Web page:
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MISSILE CRASH SITE IN NEVADA

By Robert Friedrichs

In mid December 2001 a crash site on the Nevada Test Site was first observed and photographed from the air. In early January 2002, NTS personnel located the site and obtained aircraft identification information identifying the debris as being a Navy Regulus class missile.

** ** Crash site January 2002
Crash site January 2002 ** xx **

Later in that same month the aircraft type was positively identified as a Chance Vought Regulus II, Model XR33M-N-9A missile. The debris identity was further verified on February 19, 2002 by Dr. David Stumpf, a member of the Titan Museum Board of Directors and author of the definitive reference on the Regulus missile program. It was concluded that the missile (GM-2010) had been launched from Point Mugu, California on May 1, 1958 and crashed "on approach" to Antelope Dry Lake landing site near Tonopah, Nevada. The cause of the crash is believed to be due to a failure of the inertial guidance system.

Dr. David Stumpf, member Titan Museum Board of Directors and author visiting the crash site - February 12, 2002 ** xx **

The Regulus I Assault Missile, or R.A.M., was a concept that grew out of the success of the Regulus I flight test program. Test pilots had demonstrated that the missile could be controlled, and even recovered, by pilots in chase aircraft. In 1955, the Navy sought to capitalize on their accomplishments by training carrier-based pilots to escort the missile to targets. Aircraft control of the Regulus I would effectively extend its range and, potentially, its accuracy. It would also allow the vessel which had launched the missile, which otherwise would have to remain on station and guide the missile to target, to escape the combat zone.

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The nuclear armed Regulus I was a key part of the Navy's capabilities in the 50's, and R.A.M. pilots spent a great deal of time practicing their delivery duty and exercising the Navy's missile crews. Practice missiles, equipped with landing gear, were often recovered and flown again, and again, and again. Occasionally, a Regulus with a conventional warhead would be detonated as part of an exercise.

The chase planes would assume position astern of the missile, roughly a quarter of a mile away at about 220 knots, as the missile launched. The missile has to accelerate from zero to its flying speed and that allowed the chase plane to slide in, take control and stay with it, flying just above the missile on the right side, a technique pioneered during the test program.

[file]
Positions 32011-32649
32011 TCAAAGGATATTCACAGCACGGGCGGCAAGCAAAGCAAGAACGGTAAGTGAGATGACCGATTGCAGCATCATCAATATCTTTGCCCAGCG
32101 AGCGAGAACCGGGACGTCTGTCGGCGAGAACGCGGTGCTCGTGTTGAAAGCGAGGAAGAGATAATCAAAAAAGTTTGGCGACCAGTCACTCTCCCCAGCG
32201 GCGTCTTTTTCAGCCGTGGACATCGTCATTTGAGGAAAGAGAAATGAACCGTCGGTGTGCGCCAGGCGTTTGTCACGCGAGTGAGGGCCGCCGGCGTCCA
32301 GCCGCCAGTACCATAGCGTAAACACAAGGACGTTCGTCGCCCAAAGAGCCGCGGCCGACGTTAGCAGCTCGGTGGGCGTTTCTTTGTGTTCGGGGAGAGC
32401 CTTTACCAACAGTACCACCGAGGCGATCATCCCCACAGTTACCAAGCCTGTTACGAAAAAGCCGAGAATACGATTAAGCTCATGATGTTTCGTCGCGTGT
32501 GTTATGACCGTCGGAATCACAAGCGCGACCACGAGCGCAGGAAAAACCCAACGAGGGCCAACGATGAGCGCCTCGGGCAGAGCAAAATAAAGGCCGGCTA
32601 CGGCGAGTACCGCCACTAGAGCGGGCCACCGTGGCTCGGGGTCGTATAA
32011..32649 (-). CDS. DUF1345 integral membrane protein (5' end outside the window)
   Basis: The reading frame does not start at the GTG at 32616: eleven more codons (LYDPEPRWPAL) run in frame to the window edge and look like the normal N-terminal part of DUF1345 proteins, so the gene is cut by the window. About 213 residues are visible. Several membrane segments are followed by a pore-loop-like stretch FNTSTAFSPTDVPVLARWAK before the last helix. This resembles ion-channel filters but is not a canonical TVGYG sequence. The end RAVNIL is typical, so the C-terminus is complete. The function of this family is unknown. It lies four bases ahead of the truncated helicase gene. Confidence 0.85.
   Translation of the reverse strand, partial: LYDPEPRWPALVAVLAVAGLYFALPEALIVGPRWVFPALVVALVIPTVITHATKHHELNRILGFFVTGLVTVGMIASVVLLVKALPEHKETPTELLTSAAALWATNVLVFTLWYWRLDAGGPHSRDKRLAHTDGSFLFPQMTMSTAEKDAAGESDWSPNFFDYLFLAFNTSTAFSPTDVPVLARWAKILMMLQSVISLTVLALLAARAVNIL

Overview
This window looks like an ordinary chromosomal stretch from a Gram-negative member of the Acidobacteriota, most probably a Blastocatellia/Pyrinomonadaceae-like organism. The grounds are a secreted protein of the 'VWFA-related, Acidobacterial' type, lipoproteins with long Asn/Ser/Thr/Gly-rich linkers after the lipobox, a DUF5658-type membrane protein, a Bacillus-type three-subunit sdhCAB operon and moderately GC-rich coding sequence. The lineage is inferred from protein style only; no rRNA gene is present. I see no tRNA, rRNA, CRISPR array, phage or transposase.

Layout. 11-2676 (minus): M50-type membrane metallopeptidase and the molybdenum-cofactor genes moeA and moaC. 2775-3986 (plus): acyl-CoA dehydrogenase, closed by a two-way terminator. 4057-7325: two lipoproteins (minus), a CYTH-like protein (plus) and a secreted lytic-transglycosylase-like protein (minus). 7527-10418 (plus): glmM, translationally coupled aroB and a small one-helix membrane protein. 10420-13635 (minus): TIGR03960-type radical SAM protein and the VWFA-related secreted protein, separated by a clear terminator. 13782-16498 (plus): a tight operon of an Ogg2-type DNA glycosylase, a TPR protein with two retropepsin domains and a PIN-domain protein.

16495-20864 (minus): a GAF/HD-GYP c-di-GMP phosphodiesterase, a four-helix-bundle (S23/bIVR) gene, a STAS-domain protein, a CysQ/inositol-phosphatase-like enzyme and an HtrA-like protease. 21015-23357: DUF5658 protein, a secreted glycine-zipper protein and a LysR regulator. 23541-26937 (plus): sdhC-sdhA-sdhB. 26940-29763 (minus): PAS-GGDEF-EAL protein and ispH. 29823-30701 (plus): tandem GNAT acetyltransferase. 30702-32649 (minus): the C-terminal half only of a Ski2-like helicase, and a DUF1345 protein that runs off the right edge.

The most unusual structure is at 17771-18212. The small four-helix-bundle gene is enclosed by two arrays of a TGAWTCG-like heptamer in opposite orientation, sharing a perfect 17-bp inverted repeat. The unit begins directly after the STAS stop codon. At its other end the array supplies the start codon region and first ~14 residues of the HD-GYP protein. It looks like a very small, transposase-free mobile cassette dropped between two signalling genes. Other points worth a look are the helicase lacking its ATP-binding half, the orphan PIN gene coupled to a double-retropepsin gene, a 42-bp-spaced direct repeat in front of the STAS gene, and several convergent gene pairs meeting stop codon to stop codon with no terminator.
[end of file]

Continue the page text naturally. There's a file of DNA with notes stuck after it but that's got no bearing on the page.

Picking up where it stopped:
War plans called for the missile and control jet to fly at about 35,000 feet until within radar range of the target "presumably an enemy fleet or shore installation" and then descend under the radar envelope. Then the pilot would fly the missile in, detonating it when it was right over its target. R.A.M. pilots were under few illusions about the survivability of their mission. For one thing, while they were flying towards a target, the aircraft carrier on which they were based would likely be attempting to sail as fast as possible in the opposite direction. For another, their aircraft would have to survive the proximity effects and shock wave of the Regulus' thermonuclear warhead with only five or six miles of separation.

In June of 1952, the Bureau of Aeronautics released an invitation to bid on improvement of the Regulus I missile and, one month later, revised the specifications to include a requirement that the airframe fly at mach 2 for the entire flight. Chance Vaught's experience with the Regulus I program led them to propose a totally new design, the Regulus II.

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The Regulus II series airframes were built in three versions. The first ones (GM-2001 to GM-2007) used a Wright Aeronautical J65-W-6 turbojet engine and were utilized in the taxi-take off portion of the flight test program. The second version (GM-2008 through GM-236) used a General ElectricJ79-GE-3A and was utilized for fleet training. All of the remaining Regulus II's (GM-3001 through GM-3038) were utilized as tactical missiles.

The Regulus II warhead was developed in 1955 by LLNL. The warhead design later became part of a gravity bomb for carrier-based aircraft. The first flight of the XSSM-N-9 missile occurred on 29 May 1956. A production contract was signed in January 1958. On September 16, 1958, the U.S. Navy fired a Regulus II from the USS Grayback, the first and only such launching from a submarine. On December 18, 1958, the Secretary of the Navy cancelled the program in favor of the Polaris Missile Program.



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